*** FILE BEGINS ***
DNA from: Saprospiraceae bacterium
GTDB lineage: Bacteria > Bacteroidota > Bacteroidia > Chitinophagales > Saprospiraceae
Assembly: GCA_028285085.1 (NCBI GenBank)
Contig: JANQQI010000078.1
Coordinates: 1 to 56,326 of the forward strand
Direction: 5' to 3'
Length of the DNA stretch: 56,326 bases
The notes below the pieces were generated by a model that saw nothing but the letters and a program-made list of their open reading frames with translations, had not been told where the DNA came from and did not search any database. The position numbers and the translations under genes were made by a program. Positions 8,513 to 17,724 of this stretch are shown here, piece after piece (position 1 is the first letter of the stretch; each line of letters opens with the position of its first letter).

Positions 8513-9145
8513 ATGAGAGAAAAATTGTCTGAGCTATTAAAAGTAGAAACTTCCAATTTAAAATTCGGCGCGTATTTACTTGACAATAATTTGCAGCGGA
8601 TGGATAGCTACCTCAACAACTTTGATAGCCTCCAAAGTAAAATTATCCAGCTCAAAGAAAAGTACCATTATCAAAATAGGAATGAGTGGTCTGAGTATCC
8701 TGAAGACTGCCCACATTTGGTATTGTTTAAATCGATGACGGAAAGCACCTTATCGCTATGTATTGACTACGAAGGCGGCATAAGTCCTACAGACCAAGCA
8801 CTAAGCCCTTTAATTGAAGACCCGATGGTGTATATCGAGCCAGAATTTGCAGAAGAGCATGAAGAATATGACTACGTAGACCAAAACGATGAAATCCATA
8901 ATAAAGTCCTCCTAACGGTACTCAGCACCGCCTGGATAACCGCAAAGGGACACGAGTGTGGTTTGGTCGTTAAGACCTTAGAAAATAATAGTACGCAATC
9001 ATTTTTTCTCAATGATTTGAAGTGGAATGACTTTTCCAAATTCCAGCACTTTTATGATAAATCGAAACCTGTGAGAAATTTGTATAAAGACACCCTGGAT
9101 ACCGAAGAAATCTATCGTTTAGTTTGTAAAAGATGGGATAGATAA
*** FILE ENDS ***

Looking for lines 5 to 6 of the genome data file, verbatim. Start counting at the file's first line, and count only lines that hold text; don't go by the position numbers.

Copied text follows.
Coordinates: 1 to 56,326 of the forward strand
Direction: 5' to 3'